“I think my brother’s been spinning a few stories on my behalf.”
“Maura, you’ve had a parade of boys following you since you could walk.”
It was just one boy, really. One boy I can’t let myself think about, so I don’t bother to correct him.
“What’s up?” I ask, changing the subject away from my supposed popularity.
“I’m coming to town for the weekend. I wondered if you’d want to get dinner.”
“Sure,” I say, feeling pleased and the tiniest bit confused. I’ve known Ethan forever, and he’s always been unfailingly nice, but it’s a brother’s-best-friend kind of nice. Nice because he has to be, but otherwise maintaining a polite distance.
A few of my parents’ friends have taken me out to dinner when they’ve come into town – adults always seem to imagine that college students are living off ramen noodles and cereal, even college students with a fairly substantial trust fund, but Ethan is the same age as Jordan. He’s not really in the stage of life where you nurture and take pity on other people’s kids. Then again, Jordan’s wife just had a baby, so maybe Ethan’s entering that phase of life too. I shrug it off. It’ll be nice to see him either way.
He picks me up on Friday night, 7 p.m. on the dot. I’m embarrassed by our apartment, which looks like exactly what it is: a place where four college seniors who spend every free hour at school or out drinking keep their clothes, and occasionally sleep. I see Jackie’s underpants on the couch as I go to get the door and shove them under a cushion.
I take a final glance at the mirror before I open the door. The dress is cute, but not revealing. Pretty but respectable. It’s at times like this, the rare occasions when I’ve dressed like an adult and really made an effort, that I’m shocked to find my mother staring back at me in the mirror. I got my dad’s height, but her dark hair, her green eyes, her tiny nose. The mouth I’ve finally grown into, after all those years of Jordan taunting me with Rolling Stones songs, implying I looked like Mick Jagger. I wonder if I’ll look like an adult to Ethan. Probably not.
I open the door and he is exactly as I remember — the sandy blonde hair, the crinkly blue eyes, the wide, confident smile. He was always good looking. Even when we were little, girls would grow stupid and dreamy-eyed when he smiled at them. But it’s odd to see him here, out of context. He’s really an adult now.
“You’re all grown up,” he says, echoing my thoughts.
I laugh. “You just saw me at Christmas.” Of course, I was thinking the same thing, but it’s different at home, around Jordan and his friends, where it still feels as if I’m 12 and they’re 16. Somehow, removed from the setting he’s always been in, I see him anew. Maybe it’s the same for him. Maybe, away from my family, he doesn’t see me as a little girl.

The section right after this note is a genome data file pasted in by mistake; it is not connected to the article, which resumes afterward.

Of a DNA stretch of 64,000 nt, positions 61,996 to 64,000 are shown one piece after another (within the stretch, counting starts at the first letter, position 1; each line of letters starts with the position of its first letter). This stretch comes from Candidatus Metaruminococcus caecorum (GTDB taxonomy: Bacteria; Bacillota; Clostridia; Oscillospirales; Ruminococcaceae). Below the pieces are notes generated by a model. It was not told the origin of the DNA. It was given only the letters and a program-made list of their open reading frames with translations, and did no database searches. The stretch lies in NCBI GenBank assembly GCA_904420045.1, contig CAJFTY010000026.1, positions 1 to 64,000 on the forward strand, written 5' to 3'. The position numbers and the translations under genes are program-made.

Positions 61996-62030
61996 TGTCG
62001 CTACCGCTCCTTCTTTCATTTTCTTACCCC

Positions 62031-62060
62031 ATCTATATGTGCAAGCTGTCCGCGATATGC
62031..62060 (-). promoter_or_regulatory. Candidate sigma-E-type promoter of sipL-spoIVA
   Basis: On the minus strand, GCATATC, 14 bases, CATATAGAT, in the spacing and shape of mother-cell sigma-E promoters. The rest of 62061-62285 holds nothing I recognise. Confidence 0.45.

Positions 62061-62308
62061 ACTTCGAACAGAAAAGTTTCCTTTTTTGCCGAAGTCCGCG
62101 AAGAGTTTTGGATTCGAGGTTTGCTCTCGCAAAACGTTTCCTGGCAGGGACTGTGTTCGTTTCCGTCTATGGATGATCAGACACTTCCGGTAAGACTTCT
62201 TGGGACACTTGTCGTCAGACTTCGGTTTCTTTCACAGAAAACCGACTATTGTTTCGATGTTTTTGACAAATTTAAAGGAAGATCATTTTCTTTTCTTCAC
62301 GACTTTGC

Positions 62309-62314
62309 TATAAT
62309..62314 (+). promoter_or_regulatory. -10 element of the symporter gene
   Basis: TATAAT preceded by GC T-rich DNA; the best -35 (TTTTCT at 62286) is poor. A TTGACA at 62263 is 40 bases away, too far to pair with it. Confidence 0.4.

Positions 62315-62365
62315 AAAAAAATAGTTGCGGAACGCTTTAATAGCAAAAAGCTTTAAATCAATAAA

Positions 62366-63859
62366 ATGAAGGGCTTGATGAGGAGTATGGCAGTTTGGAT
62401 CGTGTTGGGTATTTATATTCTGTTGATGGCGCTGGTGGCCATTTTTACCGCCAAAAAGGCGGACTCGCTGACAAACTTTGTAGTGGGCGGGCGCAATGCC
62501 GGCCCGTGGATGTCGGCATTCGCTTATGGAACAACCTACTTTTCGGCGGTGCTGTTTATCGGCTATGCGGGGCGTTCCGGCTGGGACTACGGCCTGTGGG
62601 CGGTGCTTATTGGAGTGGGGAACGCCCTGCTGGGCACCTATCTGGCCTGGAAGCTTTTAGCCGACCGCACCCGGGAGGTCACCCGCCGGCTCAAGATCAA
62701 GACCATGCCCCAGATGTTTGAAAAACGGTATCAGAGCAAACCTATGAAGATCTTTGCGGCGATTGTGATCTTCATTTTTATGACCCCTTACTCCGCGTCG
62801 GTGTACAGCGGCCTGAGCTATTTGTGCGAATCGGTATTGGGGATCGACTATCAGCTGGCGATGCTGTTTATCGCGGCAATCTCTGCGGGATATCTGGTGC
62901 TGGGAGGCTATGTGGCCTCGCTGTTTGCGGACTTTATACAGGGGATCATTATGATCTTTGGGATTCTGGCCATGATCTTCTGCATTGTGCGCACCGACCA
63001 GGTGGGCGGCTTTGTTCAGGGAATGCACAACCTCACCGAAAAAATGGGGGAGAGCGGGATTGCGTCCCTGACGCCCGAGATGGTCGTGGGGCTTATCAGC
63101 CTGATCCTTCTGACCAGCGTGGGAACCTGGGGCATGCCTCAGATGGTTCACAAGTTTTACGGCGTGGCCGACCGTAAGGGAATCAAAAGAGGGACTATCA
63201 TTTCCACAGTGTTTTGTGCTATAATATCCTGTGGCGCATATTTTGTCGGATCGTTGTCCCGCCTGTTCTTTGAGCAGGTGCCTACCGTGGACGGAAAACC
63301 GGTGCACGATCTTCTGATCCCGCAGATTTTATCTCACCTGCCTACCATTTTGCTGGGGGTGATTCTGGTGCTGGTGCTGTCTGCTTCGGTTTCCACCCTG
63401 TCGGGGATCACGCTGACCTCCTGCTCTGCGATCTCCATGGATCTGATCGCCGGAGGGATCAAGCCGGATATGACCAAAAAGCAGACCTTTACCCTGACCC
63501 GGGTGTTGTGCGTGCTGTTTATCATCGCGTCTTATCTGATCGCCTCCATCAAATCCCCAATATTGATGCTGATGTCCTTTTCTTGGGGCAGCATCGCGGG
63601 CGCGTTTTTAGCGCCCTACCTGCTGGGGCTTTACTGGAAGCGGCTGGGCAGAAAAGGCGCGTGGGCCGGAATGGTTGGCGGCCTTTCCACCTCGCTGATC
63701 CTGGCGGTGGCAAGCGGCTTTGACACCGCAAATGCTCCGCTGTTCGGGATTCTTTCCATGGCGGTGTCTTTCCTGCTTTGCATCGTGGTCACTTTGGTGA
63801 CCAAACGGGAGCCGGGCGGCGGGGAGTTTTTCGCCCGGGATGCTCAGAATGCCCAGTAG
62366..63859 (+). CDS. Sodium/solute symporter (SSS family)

“Maura!” calls Jackie, coming out of her room. “Can I borrow your…?” She doesn’t just stop, but bounces backward as if she’s hit a rubber wall, when she sees Ethan. “Oh, sorry.” I can tell she thinks he’s hot. Jackie’s got the worst poker face in the world.
I introduce them, trying to hide a smile at her open-jaw gaping.
She turns to glare at me. “I thought you were being taken to dinner by a ‘family friend’?”
I smile. “I am being taken to dinner by a family friend.”
“You made it sound like he was 60,” she argues. Ethan laughs.
“I’m pretty sure you came up with that on your own,” I say, though I can totally see where she’d have gotten that impression. “Borrow whatever you want,” I grin as I leave, knowing from her narrowed eyes that I will be grilled relentlessly when I get home tonight.
“I think my roommate has a crush on you,” I tell him as we walk to his car.
He shrugs, endearingly. “I’ve got my eye on someone else,” he smiles, giving me a sly glance. I’m so stunned that I barely conceal the way my steps stutter. It’s the first moment it’s occurred to me that this might be a date. I shake my head a little. It’s a ridiculous thought.
“I made reservations at Claremont’s,” he says. “Is that okay?”
Oh my God this really is sounding like a date.
“I’ve never been there,” I reply. “It’s supposed to be nice though.”
He looks at me incredulously. “How could you have never been there? It’s the most highly rated restaurant in town.”
“I’m in college, Ethan. College students don’t eat at four-star restaurants. We order pizza.”
“You’re hardly an average college student, Maura,” he chides.
“I’m trying to be,” I say quietly.
“Fair enough,” he replies. “I guess I tried to be too. Unless I was trying to impress a girl,” he adds, winking at me.
Oh my God. I may actually be on a date with Ethan-freaking-Mayhew
. My brother’s unbelievably hot friend, the guy that every single girl I know from the beach, from Charlotte, has fantasized about since puberty. Back home this would inspire a lot of girlish screaming, and probably some jealousy too.
“I saw the baby last week,” he tells me with a grin.